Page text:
For the estimation of the future development of geothermal heat utilization, the authors describe an average installed geothermal power of all facilities for district heating and building heating with production rates of >10 l / s in northern and southern Germany.  An average geothermal heating plant has two deep wells with a total length of 5.1 km. Based on statistical average estimates, the authors estimate that about 2.4 GWh in northern Germany and about  7.4 GWh in southern Germany can be achieved per year and drilled kilometer can be achieved, assuming 3,000 full-time hours.

Decisive for the future development of deep geothermal energy is therefore also the period in which the existing geothermal resources and reserves can be tapped. This one will significantly determined by the number of kilometers drilled per year. Here is worth a look into the past. In the 1950s, the number of deep wells drilled in West Germany in just a few years increased enormously each year as a result of crude oil and natural gas production.

Looking at what pace and effort deep drilling was conducted for exploration and production of hydrocarbons in Germany, it can be assumed that a multiplication of geothermal energy production over the next 30 years, provided that the right conditions are created is more than feasible. In 1959,  deep wells were drilled with a total length of about 790 km. If one were to achieve the same for geothermal projects today, there is a possibility that about 140 geothermal heating plants could be built each year. This would include already a deduction, estimating a 10% of unsuccessful drilling campaigns. Although geothermal wells are drilled with a diameter slightly larger than oil or gas wells, 60 years of progress in deep drilling technology were not taken into account in the analysis.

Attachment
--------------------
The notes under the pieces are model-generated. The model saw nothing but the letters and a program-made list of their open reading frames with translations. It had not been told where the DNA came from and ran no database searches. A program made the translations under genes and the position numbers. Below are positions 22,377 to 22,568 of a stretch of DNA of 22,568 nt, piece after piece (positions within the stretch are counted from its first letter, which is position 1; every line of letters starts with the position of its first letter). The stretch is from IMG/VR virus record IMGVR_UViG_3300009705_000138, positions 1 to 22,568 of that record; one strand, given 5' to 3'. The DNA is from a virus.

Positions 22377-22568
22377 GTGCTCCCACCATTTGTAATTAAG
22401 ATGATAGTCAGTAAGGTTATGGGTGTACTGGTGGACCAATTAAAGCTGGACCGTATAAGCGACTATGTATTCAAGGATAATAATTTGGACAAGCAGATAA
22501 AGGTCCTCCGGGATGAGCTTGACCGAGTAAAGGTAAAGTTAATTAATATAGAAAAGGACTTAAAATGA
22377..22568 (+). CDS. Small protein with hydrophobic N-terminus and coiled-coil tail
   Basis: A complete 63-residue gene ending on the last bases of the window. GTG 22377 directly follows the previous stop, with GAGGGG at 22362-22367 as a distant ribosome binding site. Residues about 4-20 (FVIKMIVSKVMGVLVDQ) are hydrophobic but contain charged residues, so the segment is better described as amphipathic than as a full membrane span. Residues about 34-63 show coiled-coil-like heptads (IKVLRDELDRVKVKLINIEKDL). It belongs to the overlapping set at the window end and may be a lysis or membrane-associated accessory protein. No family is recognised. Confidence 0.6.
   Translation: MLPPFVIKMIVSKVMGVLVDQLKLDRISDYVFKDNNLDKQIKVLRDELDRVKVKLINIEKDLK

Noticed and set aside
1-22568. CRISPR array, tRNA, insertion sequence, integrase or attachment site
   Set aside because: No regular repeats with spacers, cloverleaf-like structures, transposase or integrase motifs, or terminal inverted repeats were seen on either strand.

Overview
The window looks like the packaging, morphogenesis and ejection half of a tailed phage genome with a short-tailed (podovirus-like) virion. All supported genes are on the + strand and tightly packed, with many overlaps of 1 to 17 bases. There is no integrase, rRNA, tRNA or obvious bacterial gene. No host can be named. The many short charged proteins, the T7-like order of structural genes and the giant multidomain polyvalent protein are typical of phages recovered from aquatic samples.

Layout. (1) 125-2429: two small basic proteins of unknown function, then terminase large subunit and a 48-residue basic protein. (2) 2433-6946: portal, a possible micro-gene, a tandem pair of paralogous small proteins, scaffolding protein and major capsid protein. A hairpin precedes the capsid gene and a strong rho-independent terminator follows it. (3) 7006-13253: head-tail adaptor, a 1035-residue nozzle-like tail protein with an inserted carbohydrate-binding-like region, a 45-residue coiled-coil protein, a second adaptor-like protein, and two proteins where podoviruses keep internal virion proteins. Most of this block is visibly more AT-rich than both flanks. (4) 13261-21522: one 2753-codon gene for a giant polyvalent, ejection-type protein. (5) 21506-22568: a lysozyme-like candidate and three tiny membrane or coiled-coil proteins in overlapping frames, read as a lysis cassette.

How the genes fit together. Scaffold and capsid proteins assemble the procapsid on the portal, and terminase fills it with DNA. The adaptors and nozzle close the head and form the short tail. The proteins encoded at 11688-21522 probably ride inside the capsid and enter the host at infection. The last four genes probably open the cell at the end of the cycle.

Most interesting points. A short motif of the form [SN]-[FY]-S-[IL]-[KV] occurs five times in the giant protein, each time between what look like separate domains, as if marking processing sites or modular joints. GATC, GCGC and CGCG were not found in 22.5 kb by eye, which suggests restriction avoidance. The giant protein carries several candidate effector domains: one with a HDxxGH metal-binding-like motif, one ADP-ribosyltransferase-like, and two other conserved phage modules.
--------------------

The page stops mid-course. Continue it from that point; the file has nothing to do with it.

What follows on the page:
An increase in drilling activity for geothermal projects to the level of the hydrocarbon industry from 1959 in comparable time would mean an annual increase of 3.5 TWh, whereby the share for southern Germany would be about three times as high as that of northern Germany.  Within 30 years, about 104.5 TWh of heat from the deep geothermal resources would be available for heating each year, for hot water or as process heat.

A recent study from 2018 by the UBA (Umwelt Bundesamt/ Federal Environmental Agency) overlayed maps of geothermal resources with setlmenent maps and natural and water protected areas, as well as national parks deducted. Based on that, there would be sufficient geothermal resources for heating for buildings and district heating in Northern Germany of about 158 TWh and about 121 TWh per year in southern Germany availble for a sustainable heat supply, more than double of the described expansion scenario for 2050.

The report estimates a potential of geothermal heating providing up to 17% of the heating supply in Germany, based on fossile energy still representing 40% of heating supply in 2050 and biomass providing up to 22%.



Pictures above: Maps with geothermal resources in Germany. Top – left from 40°C, right from 60°C, below – left from 60°C, right from 100°C (source: LIAG)

The report highlights additional advantages of geothermal energy use for the heating sector and its potential role as third largest heating source in the national heating mix. Therefore neglecting the potential of geothermal energy for heating would have severe economic and ecological consequences.

For the full details see the original document, available  here (in German, pdf)

Source: Leibniz-Institut für Angewandte Geophysik, Hannover